Discover the glorious coast of calabria
This unsung region in the far south of Italy is full of surprises — from its sublime food and great beaches to its ancient culture. Sean Thomas goes exploring
It doesn’t always get a good press, Calabria, that rocky toecap of Italy that looks ready to drop-kick Sicily right between the Balearics. In Roman times Virgil claimed that “the entire Calabrian coast is inhabited by evil Greeks”. Over the ensuing centuries it has earned a reputation for malaria, mafia and murderous earthquakes.
Later writers have been equally unkind, in Carlo Levi’s Christ Stopped At Eboli, Calabria is described as “that other world, hedged in by custom and sorrow . . . where the peasant lives out his motionless civilisation on barren ground, in remote poverty, and in the presence of death”.
Fantastic, right? Even more reassuringly, I can see exactly what Levi means by the presence of death. I’m in a car driven by the owners of a new boutique B&B — the rickety yet charming, furiously historic Palazzo Carratelli — through the hugger-mugger streets of old Amantea. The palazzo is perched on a perilous cliff (like so many things in Calabria), but has stirring views across the sizzling Mediterranean to the distant pyramid of volcanic Stromboli, calmly vaping on the blue horizon.
My hosts are splendidly eccentric. He’s a proper aristocrat — Baron Gianludovico de Martino di Montegiordano, a former ambassador to Australia and descended from an ancient Neapolitan family, with elegant manners to match his lineage. His wife, a spirited Englishwoman named Camilla, is a talented sculptor and painter (ask nicely and she’ll show you her gallery on the first floor).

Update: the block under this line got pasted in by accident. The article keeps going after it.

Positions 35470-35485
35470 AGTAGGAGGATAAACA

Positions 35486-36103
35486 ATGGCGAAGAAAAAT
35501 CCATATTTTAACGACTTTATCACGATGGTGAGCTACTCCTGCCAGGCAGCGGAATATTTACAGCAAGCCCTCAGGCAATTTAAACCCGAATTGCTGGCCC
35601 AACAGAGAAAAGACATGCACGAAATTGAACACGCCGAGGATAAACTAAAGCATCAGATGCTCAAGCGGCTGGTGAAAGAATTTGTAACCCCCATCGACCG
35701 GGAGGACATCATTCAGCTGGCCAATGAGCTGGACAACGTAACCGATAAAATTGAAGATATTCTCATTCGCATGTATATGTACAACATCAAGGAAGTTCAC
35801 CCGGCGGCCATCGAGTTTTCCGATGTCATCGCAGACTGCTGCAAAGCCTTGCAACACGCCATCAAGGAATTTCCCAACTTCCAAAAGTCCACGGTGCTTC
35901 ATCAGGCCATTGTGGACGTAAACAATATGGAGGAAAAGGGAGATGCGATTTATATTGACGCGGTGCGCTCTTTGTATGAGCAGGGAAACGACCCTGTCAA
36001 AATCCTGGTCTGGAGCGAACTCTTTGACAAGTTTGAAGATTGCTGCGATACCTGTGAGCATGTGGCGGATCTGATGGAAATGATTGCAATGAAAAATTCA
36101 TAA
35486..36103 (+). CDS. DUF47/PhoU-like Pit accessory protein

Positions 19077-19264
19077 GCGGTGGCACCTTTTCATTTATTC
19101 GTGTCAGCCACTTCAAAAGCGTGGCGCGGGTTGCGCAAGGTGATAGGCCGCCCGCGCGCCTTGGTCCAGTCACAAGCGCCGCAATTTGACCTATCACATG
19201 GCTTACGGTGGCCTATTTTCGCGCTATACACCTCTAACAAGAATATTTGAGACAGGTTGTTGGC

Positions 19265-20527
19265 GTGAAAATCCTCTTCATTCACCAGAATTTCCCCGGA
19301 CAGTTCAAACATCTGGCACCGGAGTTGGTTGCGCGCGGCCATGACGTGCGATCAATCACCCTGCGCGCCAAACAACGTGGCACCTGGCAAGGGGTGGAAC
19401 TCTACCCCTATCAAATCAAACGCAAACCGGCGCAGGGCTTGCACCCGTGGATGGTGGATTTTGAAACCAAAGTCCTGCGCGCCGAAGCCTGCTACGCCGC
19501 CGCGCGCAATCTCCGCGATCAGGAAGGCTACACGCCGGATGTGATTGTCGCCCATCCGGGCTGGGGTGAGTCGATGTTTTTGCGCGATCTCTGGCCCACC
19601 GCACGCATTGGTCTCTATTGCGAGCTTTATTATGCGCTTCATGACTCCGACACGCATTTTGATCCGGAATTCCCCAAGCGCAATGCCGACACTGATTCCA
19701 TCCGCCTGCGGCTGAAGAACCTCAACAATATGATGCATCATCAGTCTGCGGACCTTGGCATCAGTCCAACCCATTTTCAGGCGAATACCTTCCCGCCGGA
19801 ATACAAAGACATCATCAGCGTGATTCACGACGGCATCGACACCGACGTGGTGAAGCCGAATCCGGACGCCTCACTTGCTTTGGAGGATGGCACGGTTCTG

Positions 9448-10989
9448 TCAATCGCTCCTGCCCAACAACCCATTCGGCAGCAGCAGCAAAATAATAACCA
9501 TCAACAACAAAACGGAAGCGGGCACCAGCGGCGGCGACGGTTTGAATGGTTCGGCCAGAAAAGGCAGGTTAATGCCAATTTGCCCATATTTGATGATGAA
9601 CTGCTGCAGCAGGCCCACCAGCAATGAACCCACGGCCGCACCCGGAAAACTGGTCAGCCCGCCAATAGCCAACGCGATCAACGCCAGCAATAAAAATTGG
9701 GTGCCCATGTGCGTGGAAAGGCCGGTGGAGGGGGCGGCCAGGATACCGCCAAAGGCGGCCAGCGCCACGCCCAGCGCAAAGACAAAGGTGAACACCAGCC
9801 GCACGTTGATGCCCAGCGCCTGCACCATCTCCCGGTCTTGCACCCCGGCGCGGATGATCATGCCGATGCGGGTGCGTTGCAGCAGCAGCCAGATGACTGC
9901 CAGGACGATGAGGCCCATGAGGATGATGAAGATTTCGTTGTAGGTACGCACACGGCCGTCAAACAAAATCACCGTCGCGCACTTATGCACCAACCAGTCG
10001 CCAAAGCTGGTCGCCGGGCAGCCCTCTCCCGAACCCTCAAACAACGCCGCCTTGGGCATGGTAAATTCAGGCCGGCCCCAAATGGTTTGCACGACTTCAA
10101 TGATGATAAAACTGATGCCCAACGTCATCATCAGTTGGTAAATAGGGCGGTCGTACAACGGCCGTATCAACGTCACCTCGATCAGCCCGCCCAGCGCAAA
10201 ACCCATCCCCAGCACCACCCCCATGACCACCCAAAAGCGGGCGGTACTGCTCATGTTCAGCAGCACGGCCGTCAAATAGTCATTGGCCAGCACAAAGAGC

Neither, however, is the most relaxing of drivers, and given that we are barrelling down steep cobbled roads barely wide enough for a pair of Vespas, this is concerning. They’re not even focusing on the road, more on their animated conversation, as they point out sights and locals of interest.
“Oh Amantea is fascinating, absolutely fascinating, it’s full of . . . you know . . . full of . . . ”
The baron smiles. “Bigamists, darling?”
“No! Oh no, not bigamists. Well maybe. But intellectuals too. It’s full of intellectuals and artists. Look, there’s an intellectual. Buona sera!”
A good-looking woman in glasses smiles our way, while keeping her distance from the car as we swerve giddily away, scraping past a church, nearly flattening a terrified cat. Camilla points at another woman in a doorway. “She’s not an intellectual, not so much. Makes lovely bread, though. My word, there’s a parking space!”
In the congested roads of Amantea, parking is not always easy, so this is a relief. (Take note, if you’re hiring a car in Calabria — and it is the best way to get around — make sure it’s small. Big cars are a hassle.)
Stepping out of our little motor, I look up. It’s a restaurant, Le Clarisse, carved out of an ancient convent and blessed with a breezy terrace overlooking the lower, modern town and the glittering sea. The view is distracting, until I start eating. And then I don’t want to concentrate on anything but the dishes in front of me. I’d heard that the food in Calabria was special, but this is something else. From moreish home-made broths — brodo — to smoked duck breast with black pepper brioche, and angelic pastries confected that morning. Bravo.
Next morning I squeeze my slightly larger self into my stupidly small car and head west. I’m aiming for one of the few famous towns in Calabria, Tropea, beloved by trillionaires and film stars for its long and lavish beaches, which are spectacularly sited under the ancient clifftop town hewn from golden stone. The drive is exhilarating, along a cantilevered autostrada that occasionally seems to leap out over the sea, before swinging back into dark rock tunnels — but my journey also reveals the sketchier side of Calabria.
Everywhere there is overdevelopment, or abandoned development, or cement works. This ain’t no Tuscany. Half-built apartment blocks, with bristling crowns of iron spikes, moulder in the sun. Slightly impoverished-looking people sit on plastic chairs by the road, selling delicious Belmonte tomatoes (they’re world class), red Tropea onions (sweet and yum), and home-made, chilli-infused peperoncino, the fabulously spicy Calabrian condiment (a perfect souvenir).